The Bible, Homer, and the Search for Meaning in Ancient Myths explores and compares the most influential sets of divine myths in Western culture: the Homeric pantheon and Yahweh, the God of the Old Testament. Heath argues that not only does the God of the Old Testament bear a striking resemblance to the Olympians, but also that the Homeric system rejected by the Judeo-Christian tradition offers a better model for the human condition. The universe depicted by Homer and populated by his gods is one that creates a unique and powerful responsibility - almost directly counter to that evoked by the Bible-for humans to discover ethical norms, accept death as a necessary human limit, develop compassion to mitigate a tragic existence, appreciate frankly both the glory and dangers of sex, and embrace and respond courageously to an indifferent universe that was clearly not designed for human dominion. Heath builds on recent work in biblical and classical studies to examine the contemporary value of mythical deities. Judeo-Christian theologians over the millennia have tried to explain away Yahweh's Olympian nature while dismissing the Homeric deities for the same reason Greek philosophers abandoned them: they don't live up to preconceptions of what a deity should be. In particular, the Homeric gods are disappointingly plural, anthropomorphic, and amoral (at best). But Heath argues that Homer's polytheistic apparatus challenges us to live meaningfully without any help from the divine. In other words, to live well in Homer's tragic world - an insight gleaned by Achilles, the hero of the Iliad - one must live as if there were no gods at all. The Bible, Homer, and the Search for Meaning in Ancient Myths should change the conversation academics in classics, biblical studies, theology and philosophy have - especially between disciplines - about the gods of early Greek epic, while reframing on a more popular level the discussion of the role of ancient myth in shaping a thoughtful life.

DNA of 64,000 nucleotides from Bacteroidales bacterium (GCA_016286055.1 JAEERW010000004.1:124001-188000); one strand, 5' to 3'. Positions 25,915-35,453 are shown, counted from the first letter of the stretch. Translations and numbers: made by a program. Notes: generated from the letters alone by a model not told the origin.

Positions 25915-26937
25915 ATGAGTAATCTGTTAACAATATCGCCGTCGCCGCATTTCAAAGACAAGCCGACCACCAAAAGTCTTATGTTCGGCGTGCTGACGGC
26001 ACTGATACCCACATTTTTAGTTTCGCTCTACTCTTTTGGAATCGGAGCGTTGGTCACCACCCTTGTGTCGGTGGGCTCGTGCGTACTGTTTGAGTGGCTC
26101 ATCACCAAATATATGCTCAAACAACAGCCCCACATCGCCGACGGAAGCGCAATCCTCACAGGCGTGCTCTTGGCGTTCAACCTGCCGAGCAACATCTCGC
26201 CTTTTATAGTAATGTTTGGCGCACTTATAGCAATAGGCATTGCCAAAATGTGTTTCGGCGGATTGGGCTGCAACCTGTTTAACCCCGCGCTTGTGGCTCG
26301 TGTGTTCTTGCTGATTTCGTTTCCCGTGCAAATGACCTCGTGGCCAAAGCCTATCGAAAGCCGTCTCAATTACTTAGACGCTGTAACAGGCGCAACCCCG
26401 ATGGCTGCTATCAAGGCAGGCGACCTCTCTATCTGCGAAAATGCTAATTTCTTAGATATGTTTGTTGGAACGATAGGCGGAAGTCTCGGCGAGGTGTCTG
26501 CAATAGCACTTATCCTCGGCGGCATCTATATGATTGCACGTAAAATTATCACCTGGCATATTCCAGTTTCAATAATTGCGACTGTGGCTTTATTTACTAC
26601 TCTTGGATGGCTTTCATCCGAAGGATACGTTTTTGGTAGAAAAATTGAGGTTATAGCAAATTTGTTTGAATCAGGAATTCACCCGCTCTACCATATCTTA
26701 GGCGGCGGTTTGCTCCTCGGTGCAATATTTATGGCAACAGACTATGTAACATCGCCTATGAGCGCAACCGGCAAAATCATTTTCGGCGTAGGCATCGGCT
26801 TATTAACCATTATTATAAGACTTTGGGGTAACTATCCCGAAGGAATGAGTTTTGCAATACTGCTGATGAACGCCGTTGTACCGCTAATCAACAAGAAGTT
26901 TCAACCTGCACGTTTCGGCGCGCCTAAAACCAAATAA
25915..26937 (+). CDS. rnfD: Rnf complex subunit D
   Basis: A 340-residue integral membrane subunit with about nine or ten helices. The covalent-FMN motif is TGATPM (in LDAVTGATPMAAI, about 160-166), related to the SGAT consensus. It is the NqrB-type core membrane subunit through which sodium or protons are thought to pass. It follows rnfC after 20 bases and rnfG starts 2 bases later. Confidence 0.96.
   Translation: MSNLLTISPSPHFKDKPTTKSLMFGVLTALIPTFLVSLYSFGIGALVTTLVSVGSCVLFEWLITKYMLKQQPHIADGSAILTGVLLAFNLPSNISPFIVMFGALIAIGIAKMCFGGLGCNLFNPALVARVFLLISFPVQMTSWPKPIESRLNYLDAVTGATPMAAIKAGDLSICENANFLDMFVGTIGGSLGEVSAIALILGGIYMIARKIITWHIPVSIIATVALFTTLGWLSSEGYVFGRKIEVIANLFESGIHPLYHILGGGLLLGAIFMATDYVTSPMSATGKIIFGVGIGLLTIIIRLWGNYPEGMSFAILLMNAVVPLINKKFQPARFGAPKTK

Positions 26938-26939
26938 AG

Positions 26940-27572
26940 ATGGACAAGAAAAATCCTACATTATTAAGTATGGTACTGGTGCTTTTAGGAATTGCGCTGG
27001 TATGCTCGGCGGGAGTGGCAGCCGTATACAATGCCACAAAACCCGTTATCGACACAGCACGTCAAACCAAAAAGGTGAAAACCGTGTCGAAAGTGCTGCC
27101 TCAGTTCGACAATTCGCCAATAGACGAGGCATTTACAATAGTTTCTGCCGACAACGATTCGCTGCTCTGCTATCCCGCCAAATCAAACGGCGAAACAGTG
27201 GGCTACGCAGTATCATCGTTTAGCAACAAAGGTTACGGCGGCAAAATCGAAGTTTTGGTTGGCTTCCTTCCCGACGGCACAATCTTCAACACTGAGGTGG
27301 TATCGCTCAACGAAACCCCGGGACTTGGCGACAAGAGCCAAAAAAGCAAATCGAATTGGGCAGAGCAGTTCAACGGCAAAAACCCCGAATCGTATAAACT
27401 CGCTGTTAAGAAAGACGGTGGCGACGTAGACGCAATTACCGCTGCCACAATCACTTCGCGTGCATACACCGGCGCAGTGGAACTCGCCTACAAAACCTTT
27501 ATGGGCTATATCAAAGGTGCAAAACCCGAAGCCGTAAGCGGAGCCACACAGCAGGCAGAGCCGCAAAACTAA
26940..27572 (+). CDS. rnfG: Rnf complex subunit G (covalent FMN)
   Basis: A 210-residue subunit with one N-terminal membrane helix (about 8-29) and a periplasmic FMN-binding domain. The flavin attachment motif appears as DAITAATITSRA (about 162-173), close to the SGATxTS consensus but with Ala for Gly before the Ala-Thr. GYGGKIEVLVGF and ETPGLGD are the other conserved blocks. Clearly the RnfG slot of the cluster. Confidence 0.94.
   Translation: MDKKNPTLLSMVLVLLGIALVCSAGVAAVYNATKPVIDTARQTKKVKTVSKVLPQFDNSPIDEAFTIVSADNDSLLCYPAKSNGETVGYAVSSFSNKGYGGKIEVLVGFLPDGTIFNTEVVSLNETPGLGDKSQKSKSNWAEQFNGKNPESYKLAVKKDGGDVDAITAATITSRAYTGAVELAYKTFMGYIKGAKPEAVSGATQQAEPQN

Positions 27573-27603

https://magrudy-assets.storage.googleapis.com/9780367077204.jpg
147.000000 USD

The Bible, Homer, and the Search for Meaning in Ancient Myths: Why We Would Be Better Off With Homer's Gods

by John Heath
Hardback
Book cover image